The recent case of Evans v Pinsent Masons LLP  EWHC 2150 (QB) serves as a stark warning to practitioners as to the consequences in failing to understand (or at least apply) the court rules on time and flowing from that the potential serious consequences of misleading the Court with inaccurate letters and witness statements.
The Claimant had been refused permission to appeal. That refusal had been done on paper and the Order provided that the Claimant could renew the application if done within 7 days of receipt of the Order. That Order was received on 21/5/19.
On 30/5/19, the Claimant’s Solicitors wrote to the Court:
"We write further to the above matter and the order dated 18 May 2019 which was served on 21 May 2019. We understand that today is the final day to request for an oral hearing taking into account the Bank Holiday dated 27 May. Therefore, we respectfully request the court that the decision of Justice Jay be reconsidered at an oral hearing and a date be fixed to the parties to submit their evidence".
The Court issued a Notice of Hearing and upon receipt of this the Defendant submitted to the Court that the request was out of time; that Bank holidays were only relevant for the purposes of calculation if the period involved was 5 days or less and that in any event the application was 2 days late and the Bank holiday would only account for one of those days.
The Claimant’s Solicitors therefore made an application for relief from sanction. In support of that, a witness statement was submitted which said, in part:
'As stated under paragraph nine, the order was served on the appellant on 21 May 2019. This can be seen by the received stamp on the letter. Seven days from the date of service falls on 28 May 2019. On reflection, it is accepted that the appellant was two days late to file and request for an oral hearing. However, it is the appellant's case that such delay/breach was not serious nor significant. The delay was only by two days and as soon as this was brought to my attention, my firm wrote to the court requesting an oral hearing. Furthermore, such request did not disrupt any other hearing date as there was none at the time in relation to these proceedings, nor did it disrupt the administration of justice and it has not prejudiced the respondent's rights whatsoever'.
The Court granted relief from sanction and extended the time for renewing the application for permission. The Defendant then issued an application, which is the subject of this decision, for an oral reconsideration of the decision to grant relief.
The Defendant candidly stated that if all that was at stake was a delay of 2 days then the application would not have been made. However, it was concerned at the obvious discrepancy between the letter of 30/5/19 and the witness statement. The latter suggested that it had been known that the request was out of time by 2 days, whereas the letter clearly indicated a belief that it had been written on the final day upon which the request could be made.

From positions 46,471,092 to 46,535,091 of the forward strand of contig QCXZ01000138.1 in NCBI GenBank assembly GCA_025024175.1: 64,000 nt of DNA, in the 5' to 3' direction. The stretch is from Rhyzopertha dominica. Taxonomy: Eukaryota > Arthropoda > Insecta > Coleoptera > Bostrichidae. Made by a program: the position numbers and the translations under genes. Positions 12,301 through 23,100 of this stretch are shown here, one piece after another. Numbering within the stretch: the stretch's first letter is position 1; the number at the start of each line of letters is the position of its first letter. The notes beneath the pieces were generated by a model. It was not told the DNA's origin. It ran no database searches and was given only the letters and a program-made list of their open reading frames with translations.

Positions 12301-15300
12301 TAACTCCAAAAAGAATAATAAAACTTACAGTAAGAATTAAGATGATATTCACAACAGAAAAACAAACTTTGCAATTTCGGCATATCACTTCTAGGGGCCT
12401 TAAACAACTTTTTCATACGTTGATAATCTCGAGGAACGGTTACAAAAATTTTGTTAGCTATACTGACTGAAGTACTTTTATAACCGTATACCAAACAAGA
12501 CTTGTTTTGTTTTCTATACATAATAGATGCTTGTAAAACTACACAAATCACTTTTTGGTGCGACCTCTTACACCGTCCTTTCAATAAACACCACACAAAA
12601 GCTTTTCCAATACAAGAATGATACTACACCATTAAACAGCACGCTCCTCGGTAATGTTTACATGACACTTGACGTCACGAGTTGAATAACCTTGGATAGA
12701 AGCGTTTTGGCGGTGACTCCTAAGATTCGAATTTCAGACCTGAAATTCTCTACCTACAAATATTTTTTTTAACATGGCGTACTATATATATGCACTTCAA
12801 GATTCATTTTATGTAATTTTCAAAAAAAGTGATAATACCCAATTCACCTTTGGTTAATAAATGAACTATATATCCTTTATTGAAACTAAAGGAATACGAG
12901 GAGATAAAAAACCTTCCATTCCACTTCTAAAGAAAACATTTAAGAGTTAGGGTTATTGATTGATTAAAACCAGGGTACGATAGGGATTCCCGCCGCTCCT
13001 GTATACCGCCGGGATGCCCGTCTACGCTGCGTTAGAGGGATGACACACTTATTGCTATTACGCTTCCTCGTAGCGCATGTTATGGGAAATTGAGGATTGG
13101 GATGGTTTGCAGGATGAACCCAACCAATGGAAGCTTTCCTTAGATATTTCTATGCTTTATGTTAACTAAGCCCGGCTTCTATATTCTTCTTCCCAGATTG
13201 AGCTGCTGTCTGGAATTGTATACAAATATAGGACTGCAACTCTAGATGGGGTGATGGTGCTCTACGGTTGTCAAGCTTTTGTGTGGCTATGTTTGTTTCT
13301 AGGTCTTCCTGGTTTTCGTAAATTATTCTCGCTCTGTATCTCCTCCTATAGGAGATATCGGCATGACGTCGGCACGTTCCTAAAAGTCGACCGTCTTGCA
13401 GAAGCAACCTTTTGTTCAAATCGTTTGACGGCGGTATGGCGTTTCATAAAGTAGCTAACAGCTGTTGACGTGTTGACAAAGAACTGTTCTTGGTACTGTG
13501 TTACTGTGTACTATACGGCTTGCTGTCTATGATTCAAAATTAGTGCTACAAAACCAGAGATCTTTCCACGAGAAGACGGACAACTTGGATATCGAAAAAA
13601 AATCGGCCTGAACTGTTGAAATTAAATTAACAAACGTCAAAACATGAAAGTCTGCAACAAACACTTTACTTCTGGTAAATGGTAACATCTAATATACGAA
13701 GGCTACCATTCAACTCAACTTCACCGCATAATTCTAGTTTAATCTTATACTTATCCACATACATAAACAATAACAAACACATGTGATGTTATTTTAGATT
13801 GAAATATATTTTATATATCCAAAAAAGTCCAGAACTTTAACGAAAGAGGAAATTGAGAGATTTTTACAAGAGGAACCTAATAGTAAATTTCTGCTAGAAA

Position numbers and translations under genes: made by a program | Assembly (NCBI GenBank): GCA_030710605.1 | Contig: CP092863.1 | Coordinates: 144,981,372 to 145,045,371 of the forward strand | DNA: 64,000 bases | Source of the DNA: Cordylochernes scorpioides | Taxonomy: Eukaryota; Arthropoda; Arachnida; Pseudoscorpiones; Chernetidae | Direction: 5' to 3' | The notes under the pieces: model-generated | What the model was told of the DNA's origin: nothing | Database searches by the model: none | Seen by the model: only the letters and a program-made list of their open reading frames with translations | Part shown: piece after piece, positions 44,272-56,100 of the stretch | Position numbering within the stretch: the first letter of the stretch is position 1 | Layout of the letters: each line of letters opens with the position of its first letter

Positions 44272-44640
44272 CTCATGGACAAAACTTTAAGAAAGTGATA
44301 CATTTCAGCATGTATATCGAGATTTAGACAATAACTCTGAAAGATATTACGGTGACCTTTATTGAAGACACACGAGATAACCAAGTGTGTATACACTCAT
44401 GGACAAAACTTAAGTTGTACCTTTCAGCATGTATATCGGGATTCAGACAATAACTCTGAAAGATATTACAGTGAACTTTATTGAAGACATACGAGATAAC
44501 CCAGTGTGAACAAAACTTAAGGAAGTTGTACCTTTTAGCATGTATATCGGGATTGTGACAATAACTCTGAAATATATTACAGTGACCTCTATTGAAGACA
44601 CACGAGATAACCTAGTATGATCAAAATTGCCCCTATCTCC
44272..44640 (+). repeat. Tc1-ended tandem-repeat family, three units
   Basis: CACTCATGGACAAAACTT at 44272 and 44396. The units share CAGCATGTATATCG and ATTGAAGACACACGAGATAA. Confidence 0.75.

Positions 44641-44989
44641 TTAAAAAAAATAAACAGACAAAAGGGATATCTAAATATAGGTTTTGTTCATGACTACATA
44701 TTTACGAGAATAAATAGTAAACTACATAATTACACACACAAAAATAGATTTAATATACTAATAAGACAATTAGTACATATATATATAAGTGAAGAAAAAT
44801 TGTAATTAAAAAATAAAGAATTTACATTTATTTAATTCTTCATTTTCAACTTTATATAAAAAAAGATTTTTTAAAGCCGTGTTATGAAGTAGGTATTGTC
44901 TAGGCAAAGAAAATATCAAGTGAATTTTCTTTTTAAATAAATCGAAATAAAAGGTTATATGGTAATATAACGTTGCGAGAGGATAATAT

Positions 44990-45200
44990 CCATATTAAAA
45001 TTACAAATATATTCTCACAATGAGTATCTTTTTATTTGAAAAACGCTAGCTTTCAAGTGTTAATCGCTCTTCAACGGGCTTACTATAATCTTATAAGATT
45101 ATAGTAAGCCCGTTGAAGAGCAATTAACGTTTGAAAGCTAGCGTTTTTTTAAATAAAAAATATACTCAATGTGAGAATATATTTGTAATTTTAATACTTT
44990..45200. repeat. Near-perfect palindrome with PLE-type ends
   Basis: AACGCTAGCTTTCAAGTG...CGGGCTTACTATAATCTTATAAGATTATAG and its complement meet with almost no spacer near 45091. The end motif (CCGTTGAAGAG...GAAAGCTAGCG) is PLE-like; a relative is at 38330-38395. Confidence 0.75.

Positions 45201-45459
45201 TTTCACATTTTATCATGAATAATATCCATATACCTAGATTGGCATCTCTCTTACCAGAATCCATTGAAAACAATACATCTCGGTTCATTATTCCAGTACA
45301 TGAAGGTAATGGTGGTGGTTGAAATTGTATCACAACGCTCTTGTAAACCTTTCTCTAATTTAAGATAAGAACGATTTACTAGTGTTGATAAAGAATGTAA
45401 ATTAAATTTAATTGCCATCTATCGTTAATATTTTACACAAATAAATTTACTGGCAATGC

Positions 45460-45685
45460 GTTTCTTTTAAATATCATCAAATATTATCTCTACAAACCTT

There were clearly therefore issues in relation to whether the Court had been misled, intentionally or otherwise, by the letter of 30/5/19 with a view to securing a hearing from the Court without any fuss as to whether the request had been made in time. It was of some relevance in the decision that the letter had not been copied to the Defendant.
At the hearing, the Court was not satisfied with the state of the evidence and requested further clarification from the Claimant’s Solicitors. However, a further witness statement failed to allay the Court’s concerns:
The result is that the position is evidentially extremely unsatisfactory even after the further evidence submitted by Mr Hathaway and Ms Farmand. I take the view that I have no adequate explanation for why the court was, on one view, seriously misled by the witness statement of 6 June at paragraph 14. The alternative is even worse, namely, that Mr Hathaway knew perfectly well on 30 May that the application was two days out of time, but attempted to pull the wool over the court's eyes by asserting that the application was in time, thereby, hoping to induce the court to issue a notice of hearing without querying the matter as, in fact, the court did.
That matter was compounded and, in my view, seriously compounded, by the failure to serve the letter on the defendant's solicitors at the same time so that they had an opportunity to make representations both to the court and to the claimant that the application was, in fact, not in time and the court should not list the oral hearing at least until there had been an application for relief from sanction.
In those circumstances and given that relief from sanction is a matter which is within the discretion of the court, I consider that had Nicol J known the position fully as it is known to me and had he considered the matters which I have had an opportunity to consider, he would not have exercised his discretion to grant relief from sanction.
The Claimant therefore lost the opportunity to pursue the request for permission to appeal any further and the Claimant’s Solicitors have found themselves having their conduct criticised in robust terms. The unfortunate circumstances therefore have led to potential difficulties both in the litigation and in relation to professional conduct matters. There are clearly very important lessons to be learnt by all practitioners from this case.
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